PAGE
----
The disgraced cryptocurrency mogul Sam Bankman-Fried, who founded the FTX exchange, had planned to purchase the small Pacific island nation of Nauru in case the world came to an end, according to a new lawsuit.
The lawsuit, filed on Thursday by FTX against its 31-year-old founder and three other former executives, and seeking $1bn, included a memo created by Bankman-Fried’s younger brother Gabriel and an FTX Foundation executive. The memo detailed plans to buy Nauru.
The plan was to “purchase the sovereign nation of Nauru in order to construct a ‘bunker/shelter’ that would be used for ‘some event where 50-99.99% of people die [to] ensure that most EAs survive’” the memo said, referring to “effective altruism”, a philosophical and social movement championed by Bankman-Fried that tries to maximize the impact of charitable giving.
The memo also noted plans to develop “sensible regulation around human genetic enhancement, and build a lab there”. It also said “probably there are other things it’s useful to do with a sovereign country, too”.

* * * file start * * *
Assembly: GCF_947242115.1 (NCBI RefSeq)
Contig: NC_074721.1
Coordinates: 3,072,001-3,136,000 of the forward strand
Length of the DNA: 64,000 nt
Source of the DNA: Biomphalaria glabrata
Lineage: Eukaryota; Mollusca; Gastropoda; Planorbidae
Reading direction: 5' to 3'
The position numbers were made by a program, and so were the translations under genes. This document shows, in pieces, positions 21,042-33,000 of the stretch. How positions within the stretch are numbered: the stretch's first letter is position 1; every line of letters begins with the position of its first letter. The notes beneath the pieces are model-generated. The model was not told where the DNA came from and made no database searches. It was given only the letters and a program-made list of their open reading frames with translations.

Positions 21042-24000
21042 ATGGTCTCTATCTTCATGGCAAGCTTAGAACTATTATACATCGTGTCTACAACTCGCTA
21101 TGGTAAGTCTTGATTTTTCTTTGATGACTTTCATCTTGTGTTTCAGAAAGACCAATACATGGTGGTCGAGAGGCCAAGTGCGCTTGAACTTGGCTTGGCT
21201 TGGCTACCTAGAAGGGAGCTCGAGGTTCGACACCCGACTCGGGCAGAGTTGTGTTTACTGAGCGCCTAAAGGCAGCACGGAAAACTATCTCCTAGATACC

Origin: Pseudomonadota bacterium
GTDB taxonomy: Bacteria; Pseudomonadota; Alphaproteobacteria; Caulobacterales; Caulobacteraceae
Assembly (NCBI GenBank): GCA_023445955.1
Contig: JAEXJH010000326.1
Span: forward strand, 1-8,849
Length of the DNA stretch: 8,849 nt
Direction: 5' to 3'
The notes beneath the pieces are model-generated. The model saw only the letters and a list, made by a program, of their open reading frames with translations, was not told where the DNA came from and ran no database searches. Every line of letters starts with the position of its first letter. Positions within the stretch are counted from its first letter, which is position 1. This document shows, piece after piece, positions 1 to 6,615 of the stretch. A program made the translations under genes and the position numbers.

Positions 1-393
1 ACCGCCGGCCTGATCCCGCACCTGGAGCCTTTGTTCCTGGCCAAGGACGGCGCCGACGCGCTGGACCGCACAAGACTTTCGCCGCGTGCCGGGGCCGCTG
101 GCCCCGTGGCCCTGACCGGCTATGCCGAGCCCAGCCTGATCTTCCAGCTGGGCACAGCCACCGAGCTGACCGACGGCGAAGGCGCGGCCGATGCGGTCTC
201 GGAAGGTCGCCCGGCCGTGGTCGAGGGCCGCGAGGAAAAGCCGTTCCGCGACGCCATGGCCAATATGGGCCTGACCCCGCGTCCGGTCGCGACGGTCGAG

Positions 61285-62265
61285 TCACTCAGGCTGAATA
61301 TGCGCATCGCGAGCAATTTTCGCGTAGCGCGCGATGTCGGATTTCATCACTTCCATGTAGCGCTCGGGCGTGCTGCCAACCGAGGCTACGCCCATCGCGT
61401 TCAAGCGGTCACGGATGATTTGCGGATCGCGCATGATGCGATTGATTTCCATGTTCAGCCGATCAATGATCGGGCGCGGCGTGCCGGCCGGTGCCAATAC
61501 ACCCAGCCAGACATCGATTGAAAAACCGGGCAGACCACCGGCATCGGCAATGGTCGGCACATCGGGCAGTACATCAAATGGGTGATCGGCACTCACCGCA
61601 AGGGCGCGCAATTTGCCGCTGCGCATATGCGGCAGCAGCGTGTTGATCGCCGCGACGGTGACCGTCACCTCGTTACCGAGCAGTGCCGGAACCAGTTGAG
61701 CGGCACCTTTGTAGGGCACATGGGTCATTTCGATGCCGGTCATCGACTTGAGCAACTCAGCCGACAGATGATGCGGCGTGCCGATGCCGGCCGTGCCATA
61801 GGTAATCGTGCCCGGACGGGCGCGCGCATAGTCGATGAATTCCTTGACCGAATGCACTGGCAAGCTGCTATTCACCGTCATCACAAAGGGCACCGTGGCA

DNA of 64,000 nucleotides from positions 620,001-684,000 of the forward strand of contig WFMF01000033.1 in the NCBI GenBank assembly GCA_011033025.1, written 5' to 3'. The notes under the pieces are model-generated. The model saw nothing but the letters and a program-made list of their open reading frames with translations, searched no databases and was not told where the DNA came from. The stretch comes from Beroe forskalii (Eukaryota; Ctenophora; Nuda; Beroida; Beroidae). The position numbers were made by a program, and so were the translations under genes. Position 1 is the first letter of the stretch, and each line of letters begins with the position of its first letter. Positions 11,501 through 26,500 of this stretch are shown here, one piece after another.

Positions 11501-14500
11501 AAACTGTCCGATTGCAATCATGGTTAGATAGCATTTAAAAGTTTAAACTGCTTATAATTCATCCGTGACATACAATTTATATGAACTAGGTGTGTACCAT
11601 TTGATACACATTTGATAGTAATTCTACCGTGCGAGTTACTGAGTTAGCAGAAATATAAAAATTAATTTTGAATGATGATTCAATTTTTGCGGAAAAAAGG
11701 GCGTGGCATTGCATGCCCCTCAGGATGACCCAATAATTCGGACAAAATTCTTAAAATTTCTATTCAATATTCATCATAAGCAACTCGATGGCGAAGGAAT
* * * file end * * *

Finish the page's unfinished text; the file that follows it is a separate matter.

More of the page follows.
Nauru is a sovereign state in Micronesia, and has an area of 21 sq km and a population of approximately 12,500 people, making it the third-smallest country in the world. In the 1990s, Nauru became a money-laundering haven to the likes of the Russian mafia and al-Qaida by selling various banking licenses and diplomatic passports.
In 1998, an estimated $70bn in Russian mafia money was wired through Nauru’s banks. Four years later, the US treasury designated the country as a money-laundering state. [Continue reading…]